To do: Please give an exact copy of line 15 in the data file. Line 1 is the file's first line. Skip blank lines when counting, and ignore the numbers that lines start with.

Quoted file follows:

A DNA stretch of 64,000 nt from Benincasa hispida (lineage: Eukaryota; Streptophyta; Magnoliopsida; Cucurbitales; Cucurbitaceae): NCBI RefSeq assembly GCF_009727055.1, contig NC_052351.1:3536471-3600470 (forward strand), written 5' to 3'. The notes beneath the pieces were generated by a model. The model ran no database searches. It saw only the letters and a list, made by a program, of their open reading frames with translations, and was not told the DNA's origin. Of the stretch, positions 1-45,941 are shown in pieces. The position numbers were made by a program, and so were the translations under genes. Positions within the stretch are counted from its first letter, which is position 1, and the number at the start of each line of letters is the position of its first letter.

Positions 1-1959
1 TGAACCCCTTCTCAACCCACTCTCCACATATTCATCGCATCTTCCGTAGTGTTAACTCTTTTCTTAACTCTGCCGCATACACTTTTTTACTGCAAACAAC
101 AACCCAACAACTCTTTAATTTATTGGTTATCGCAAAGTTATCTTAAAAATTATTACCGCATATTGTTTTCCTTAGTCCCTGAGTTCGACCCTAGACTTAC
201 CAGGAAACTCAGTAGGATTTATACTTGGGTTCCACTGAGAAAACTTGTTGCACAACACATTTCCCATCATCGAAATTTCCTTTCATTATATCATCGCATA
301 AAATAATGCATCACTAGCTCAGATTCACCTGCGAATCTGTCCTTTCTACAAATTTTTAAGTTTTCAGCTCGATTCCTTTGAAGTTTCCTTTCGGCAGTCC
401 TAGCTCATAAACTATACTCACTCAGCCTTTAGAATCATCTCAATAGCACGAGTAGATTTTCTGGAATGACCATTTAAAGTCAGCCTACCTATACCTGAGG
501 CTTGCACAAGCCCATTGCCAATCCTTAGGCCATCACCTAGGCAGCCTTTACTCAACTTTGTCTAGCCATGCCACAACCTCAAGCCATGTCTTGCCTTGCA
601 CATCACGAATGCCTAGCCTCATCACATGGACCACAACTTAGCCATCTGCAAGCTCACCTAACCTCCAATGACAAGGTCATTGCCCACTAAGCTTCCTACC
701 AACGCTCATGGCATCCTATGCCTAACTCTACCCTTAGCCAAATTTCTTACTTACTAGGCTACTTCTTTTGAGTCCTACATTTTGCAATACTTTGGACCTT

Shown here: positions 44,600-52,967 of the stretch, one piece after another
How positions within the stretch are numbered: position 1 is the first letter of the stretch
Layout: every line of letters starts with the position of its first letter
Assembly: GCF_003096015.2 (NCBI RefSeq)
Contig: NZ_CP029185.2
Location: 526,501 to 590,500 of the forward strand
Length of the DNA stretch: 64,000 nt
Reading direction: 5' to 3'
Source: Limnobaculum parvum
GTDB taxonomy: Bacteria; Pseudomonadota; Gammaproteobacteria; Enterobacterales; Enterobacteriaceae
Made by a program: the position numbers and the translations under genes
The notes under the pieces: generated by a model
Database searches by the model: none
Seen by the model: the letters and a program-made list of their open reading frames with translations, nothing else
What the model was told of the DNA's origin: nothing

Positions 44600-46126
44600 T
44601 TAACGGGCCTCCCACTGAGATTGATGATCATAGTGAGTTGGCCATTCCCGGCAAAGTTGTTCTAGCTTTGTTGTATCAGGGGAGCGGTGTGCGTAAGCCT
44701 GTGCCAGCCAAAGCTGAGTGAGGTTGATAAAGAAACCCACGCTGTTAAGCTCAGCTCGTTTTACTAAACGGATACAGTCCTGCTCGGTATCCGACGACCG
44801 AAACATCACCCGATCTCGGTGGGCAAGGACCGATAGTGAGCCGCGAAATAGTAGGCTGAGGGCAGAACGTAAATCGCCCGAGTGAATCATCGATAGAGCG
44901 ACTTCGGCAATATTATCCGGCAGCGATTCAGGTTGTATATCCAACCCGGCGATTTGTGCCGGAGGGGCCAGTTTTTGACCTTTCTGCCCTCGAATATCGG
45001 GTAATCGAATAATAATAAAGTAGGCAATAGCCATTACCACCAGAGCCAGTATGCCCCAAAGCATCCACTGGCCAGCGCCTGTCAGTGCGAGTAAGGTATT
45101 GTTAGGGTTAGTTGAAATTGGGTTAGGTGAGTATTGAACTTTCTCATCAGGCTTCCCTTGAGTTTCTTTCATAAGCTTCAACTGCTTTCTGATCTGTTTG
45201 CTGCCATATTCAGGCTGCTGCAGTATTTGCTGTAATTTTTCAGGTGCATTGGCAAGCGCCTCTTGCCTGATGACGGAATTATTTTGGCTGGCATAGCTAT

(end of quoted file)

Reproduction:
Contig: NZ_CP029185.2